Smart devices are not only there to tell you the weather, what the traffic is doing etc they can be used to create wonderful health-boosting ‘sonic atmospheres’ at home.
Using sound therapy as a method of relaxation has helped people with a wide range of conditions including anxiety, depression, stress and pain. Anyone that has tried massaging their own tense neck and shoulders or googled to find out more about a certain condition will agree that there is no substitute for professional 1-2-1 therapy but it can sometimes be difficult to get out to a regular sound therapy session especially with our increasingly busy lives. So how can you bring sound therapy into your home?
Many people choose an accessible and cheaper smart device, such as an Amazon Echo or Google Home – choose something that you love that suits your room and needs. It is not only what your sound system looks like, but what you play that matters. Our research shows that our method of therapeutic sound can help you sleep better, feel more calm, and reduce pain and anxiety amongst other things.
Our Founder, Lyz Cooper says: “Music can have a direct psychological effect on our minds, bodies and emotions. White ambient natural sounds such as lapping waves, wind rustling through leaves and rain can also be conducive to relaxation.”
We recommend listening to specifically designed sound bathing tracks for ultimate relaxation. The award winning track “Weightless” (written a collaboration with Marconi Union) is still being voted the most relaxing track ever after many years of success. Try listening to this on your home device and see how you feel.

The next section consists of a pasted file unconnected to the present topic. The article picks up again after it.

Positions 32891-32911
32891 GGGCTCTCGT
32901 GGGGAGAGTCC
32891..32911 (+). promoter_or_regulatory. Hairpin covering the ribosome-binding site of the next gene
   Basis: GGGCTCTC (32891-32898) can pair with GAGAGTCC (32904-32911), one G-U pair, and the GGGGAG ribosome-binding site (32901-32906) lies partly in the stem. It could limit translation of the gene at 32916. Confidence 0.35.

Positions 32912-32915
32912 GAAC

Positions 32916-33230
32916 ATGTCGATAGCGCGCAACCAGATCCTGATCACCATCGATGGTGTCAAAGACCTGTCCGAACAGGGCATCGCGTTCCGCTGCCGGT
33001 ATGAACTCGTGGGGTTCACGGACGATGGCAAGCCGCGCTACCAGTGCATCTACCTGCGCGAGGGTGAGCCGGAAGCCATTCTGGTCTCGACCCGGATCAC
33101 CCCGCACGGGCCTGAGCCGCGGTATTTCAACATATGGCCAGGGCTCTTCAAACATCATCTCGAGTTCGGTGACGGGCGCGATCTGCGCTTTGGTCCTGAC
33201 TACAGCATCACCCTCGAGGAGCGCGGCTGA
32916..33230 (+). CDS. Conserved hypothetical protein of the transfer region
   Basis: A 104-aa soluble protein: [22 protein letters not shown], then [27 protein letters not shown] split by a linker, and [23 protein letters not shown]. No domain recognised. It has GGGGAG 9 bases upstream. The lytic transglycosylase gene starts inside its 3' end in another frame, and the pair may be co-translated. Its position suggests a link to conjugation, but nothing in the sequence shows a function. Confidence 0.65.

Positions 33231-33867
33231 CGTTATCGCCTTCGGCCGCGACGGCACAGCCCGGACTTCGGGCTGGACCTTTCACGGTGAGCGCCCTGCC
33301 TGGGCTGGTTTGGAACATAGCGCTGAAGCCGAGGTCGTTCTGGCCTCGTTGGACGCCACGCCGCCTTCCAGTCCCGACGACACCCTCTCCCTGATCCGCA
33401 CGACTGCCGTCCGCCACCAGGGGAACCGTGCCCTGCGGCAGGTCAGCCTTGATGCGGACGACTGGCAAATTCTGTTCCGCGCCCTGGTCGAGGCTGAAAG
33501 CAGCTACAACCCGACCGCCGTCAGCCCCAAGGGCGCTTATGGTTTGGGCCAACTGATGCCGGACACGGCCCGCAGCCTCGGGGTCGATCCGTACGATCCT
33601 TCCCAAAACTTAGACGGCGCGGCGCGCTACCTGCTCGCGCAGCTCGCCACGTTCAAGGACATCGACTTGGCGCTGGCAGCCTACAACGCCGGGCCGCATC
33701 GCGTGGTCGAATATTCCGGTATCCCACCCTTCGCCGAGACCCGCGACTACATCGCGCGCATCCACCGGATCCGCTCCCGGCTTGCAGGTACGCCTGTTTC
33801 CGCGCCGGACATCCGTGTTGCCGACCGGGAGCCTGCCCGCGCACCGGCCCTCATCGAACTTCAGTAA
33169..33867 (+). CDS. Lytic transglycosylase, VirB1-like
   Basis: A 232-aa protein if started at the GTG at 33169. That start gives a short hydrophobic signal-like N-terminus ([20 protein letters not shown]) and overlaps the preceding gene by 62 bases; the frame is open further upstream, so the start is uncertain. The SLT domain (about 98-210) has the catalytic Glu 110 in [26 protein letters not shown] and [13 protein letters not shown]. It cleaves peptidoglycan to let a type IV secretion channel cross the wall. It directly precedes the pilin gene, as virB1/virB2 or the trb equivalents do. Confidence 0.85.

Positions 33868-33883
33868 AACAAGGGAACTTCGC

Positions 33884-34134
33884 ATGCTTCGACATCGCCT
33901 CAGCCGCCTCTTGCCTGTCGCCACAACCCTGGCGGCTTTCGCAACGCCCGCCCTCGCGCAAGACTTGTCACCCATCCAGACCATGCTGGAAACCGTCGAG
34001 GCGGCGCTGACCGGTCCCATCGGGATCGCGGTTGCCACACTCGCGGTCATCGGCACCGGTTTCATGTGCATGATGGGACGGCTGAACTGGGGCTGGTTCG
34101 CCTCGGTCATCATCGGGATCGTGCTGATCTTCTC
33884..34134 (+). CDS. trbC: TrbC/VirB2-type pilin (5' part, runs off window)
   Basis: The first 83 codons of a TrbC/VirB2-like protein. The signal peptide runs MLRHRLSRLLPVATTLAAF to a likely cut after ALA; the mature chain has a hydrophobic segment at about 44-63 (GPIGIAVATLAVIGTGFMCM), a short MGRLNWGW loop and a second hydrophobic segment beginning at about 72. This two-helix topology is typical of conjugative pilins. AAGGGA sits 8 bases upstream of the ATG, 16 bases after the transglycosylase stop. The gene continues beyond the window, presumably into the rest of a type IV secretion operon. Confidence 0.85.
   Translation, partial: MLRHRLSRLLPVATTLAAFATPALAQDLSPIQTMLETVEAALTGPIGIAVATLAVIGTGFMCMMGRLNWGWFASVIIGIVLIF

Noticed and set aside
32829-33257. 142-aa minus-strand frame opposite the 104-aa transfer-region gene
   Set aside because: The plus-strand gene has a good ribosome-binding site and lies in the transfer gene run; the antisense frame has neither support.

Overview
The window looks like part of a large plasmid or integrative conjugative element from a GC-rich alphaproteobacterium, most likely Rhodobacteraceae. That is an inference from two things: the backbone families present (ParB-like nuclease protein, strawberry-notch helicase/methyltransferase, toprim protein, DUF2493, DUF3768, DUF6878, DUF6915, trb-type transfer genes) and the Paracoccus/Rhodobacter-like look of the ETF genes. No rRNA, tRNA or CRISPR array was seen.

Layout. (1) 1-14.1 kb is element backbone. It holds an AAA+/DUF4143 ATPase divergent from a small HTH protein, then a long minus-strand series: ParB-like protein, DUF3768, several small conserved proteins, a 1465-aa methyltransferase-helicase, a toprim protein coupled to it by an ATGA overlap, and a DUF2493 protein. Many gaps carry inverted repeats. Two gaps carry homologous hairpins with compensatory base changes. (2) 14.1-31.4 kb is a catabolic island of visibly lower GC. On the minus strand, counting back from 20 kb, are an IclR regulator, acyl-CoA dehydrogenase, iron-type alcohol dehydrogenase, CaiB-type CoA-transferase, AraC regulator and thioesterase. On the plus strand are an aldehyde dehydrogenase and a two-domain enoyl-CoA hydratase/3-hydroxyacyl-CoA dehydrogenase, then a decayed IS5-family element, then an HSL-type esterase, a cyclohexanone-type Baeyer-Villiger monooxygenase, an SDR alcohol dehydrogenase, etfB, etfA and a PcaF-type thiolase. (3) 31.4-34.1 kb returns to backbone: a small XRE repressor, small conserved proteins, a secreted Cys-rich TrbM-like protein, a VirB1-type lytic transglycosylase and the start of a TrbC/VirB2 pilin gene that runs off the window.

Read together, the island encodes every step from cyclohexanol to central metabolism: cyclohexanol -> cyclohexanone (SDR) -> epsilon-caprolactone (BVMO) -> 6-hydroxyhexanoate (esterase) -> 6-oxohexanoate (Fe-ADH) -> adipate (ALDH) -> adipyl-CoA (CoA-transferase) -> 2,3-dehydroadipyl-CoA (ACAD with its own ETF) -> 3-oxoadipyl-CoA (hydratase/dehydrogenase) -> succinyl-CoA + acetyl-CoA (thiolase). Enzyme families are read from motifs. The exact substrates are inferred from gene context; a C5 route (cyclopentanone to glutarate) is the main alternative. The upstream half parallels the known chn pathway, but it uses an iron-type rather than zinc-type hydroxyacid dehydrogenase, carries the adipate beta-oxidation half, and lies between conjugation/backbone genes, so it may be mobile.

You can also listen to other consciously designed tracks which Lyz has written on our Soundcloud account. This is regularly updated so check back every so often to see what’s new – to find out more visit www.healthysound.com/lifesonics
Music doesn’t have to be all about relaxation however. Research shows that music can affect other senses such as taste.
For example the music you play over a meal can help to enhance the flavour of food. Lyz says: “High twinkly, sparkly sounds can help to enhance sweet flavours. Rich, warm, exotic music enhances the taste of spicy food” – its all about the synaethesic ability we have to relate sound to taste, shape and colour. You can read more about how sound enhances taste over on our previous blog.
If you are interested in learning more about using sound to improve health and wellbeing you can join us on one of our sound therapy courses or try this free online course as an introduction to our method.
Further Reading & Sources: https://www.thetimes
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